It was to be this second wave that were destined to become the target of the proposed wheeze. One of the things that helped to add plausibility to what followed was the exterior of the Centre itself, visible from the road was a children’s adventure play ground complete with climbing frame and tyre/rope swings all of this behind a tall net fence, designed, I suspect to contain footballs rather than simians. The only other “prop” available was two empty wiper blade packets found in the back of Rob’s motor these where to prove pivotal.
Wednesday soon came around and saw the departure of the first band of happy stalkers and the arrival of the second squad, Steve and Suzie and another of the Arran team Colin. We helped them in with baggage and rifles and showed them their respective billets. Minutes later we were all in the kitchen drinking tea, I was called upon to deliver a complete report on the antics of their recently departed mates… who had shot what? How far? How many? Did anybody miss anything?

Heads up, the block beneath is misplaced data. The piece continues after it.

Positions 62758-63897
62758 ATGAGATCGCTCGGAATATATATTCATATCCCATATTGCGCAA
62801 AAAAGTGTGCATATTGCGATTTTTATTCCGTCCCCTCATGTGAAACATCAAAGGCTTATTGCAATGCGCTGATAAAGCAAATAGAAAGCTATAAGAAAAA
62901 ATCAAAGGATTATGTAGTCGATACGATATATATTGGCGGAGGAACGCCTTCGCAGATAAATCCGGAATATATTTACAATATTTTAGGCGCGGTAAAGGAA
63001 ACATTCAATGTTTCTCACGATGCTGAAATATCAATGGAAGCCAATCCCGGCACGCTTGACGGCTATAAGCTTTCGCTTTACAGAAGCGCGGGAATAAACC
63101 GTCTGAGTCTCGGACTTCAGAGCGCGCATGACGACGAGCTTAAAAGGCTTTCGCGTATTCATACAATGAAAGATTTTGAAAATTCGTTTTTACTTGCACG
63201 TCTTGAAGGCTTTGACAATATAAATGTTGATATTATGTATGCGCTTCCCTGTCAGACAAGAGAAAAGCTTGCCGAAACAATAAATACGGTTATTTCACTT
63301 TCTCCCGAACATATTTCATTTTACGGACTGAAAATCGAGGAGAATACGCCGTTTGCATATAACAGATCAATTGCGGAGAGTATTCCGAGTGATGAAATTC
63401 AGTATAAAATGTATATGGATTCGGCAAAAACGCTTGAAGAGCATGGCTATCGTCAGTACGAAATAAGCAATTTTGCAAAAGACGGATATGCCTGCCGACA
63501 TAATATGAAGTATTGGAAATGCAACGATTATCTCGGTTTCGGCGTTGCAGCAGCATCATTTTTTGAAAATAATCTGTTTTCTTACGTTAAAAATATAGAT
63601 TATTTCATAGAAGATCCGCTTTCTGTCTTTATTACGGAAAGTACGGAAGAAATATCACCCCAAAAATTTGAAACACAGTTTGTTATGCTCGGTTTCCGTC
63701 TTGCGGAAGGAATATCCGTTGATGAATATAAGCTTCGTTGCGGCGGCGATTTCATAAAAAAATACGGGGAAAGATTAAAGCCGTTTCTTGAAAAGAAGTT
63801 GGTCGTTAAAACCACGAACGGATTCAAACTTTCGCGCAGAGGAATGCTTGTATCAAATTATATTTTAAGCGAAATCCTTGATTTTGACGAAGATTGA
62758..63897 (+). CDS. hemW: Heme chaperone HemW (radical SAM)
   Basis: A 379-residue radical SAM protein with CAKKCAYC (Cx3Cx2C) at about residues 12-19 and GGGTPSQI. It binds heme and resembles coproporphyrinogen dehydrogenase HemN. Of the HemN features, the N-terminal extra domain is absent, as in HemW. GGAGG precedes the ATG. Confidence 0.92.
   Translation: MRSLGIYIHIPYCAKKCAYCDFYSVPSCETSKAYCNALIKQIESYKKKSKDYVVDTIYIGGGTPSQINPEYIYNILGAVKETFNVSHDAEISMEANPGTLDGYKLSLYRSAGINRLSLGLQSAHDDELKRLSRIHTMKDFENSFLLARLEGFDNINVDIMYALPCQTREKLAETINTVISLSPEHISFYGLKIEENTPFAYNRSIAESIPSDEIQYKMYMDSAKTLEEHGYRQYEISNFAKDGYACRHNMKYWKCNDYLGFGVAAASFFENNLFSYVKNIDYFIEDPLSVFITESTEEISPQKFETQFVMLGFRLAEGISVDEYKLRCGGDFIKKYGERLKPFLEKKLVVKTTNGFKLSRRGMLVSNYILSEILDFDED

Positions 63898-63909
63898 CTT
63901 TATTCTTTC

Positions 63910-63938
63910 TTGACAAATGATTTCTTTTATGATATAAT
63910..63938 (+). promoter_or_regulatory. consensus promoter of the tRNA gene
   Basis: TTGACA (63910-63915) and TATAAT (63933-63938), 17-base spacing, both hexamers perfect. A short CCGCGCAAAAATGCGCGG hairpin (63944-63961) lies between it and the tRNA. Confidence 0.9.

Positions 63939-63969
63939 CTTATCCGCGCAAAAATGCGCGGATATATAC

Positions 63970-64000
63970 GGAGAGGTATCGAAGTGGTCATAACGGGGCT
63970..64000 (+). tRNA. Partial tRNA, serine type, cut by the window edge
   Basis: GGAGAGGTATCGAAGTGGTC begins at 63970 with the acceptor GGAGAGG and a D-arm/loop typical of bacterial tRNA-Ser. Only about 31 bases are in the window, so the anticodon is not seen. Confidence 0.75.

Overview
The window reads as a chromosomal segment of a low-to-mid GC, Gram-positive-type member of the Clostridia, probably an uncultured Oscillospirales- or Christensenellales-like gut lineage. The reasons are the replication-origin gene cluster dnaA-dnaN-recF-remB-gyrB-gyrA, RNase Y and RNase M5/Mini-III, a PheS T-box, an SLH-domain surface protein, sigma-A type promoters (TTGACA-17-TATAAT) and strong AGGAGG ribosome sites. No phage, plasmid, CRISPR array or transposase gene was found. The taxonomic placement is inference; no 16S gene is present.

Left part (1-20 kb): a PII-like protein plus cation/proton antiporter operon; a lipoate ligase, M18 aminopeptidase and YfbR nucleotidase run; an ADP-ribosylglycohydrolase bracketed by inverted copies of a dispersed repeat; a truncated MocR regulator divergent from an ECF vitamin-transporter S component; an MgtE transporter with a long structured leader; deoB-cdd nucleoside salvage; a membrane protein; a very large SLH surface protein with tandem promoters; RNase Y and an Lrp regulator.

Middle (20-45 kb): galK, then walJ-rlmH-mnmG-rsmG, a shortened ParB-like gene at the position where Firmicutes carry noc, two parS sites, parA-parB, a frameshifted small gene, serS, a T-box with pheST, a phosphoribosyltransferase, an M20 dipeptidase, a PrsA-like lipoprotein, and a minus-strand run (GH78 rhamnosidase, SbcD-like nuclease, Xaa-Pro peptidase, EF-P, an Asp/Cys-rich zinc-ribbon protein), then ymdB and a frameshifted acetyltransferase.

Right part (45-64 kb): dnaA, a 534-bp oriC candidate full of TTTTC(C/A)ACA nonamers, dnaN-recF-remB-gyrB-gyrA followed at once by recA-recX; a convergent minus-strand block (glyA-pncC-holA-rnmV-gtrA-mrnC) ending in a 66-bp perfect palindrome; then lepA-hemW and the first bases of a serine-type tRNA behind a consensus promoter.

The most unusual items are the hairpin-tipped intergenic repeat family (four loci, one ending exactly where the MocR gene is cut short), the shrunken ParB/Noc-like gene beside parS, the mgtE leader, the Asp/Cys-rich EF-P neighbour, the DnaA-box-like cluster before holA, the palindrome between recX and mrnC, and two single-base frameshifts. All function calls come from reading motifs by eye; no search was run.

I let them absorb my report. “Oh!” I said casually “We did have some excitement on Monday” I began to weave the story of how we had been visited by three of the keepers from “that place up the road”, “did you see the sign as you turn in?” all three nodded affirmative. “Yeh! These blokes where in a golf cart with the Gibbon Centre logo on the side and armed with tranquilliser guns and what looked like bloody great butterfly nets”